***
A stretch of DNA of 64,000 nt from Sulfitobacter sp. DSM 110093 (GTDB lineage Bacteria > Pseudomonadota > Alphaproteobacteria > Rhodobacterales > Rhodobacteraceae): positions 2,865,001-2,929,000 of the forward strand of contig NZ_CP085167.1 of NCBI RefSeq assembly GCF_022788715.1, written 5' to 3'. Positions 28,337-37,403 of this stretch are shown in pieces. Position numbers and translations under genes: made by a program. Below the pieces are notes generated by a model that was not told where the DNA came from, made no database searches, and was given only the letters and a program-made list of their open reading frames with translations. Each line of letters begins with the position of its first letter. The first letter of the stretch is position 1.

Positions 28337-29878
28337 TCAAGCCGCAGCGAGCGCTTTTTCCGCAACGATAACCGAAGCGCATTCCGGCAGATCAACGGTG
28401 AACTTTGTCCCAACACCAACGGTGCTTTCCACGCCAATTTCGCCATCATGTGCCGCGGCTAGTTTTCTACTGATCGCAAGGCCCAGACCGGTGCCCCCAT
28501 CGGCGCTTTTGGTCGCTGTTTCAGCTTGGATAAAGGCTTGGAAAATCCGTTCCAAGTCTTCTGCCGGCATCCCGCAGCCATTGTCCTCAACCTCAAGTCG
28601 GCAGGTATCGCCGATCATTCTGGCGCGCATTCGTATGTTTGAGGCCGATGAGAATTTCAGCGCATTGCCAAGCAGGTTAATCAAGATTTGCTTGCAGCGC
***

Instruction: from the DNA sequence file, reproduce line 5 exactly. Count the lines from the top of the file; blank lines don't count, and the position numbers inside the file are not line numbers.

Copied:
28501 CGGCGCTTTTGGTCGCTGTTTCAGCTTGGATAAAGGCTTGGAAAATCCGTTCCAAGTCTTCTGCCGGCATCCCGCAGCCATTGTCCTCAACCTCAAGTCG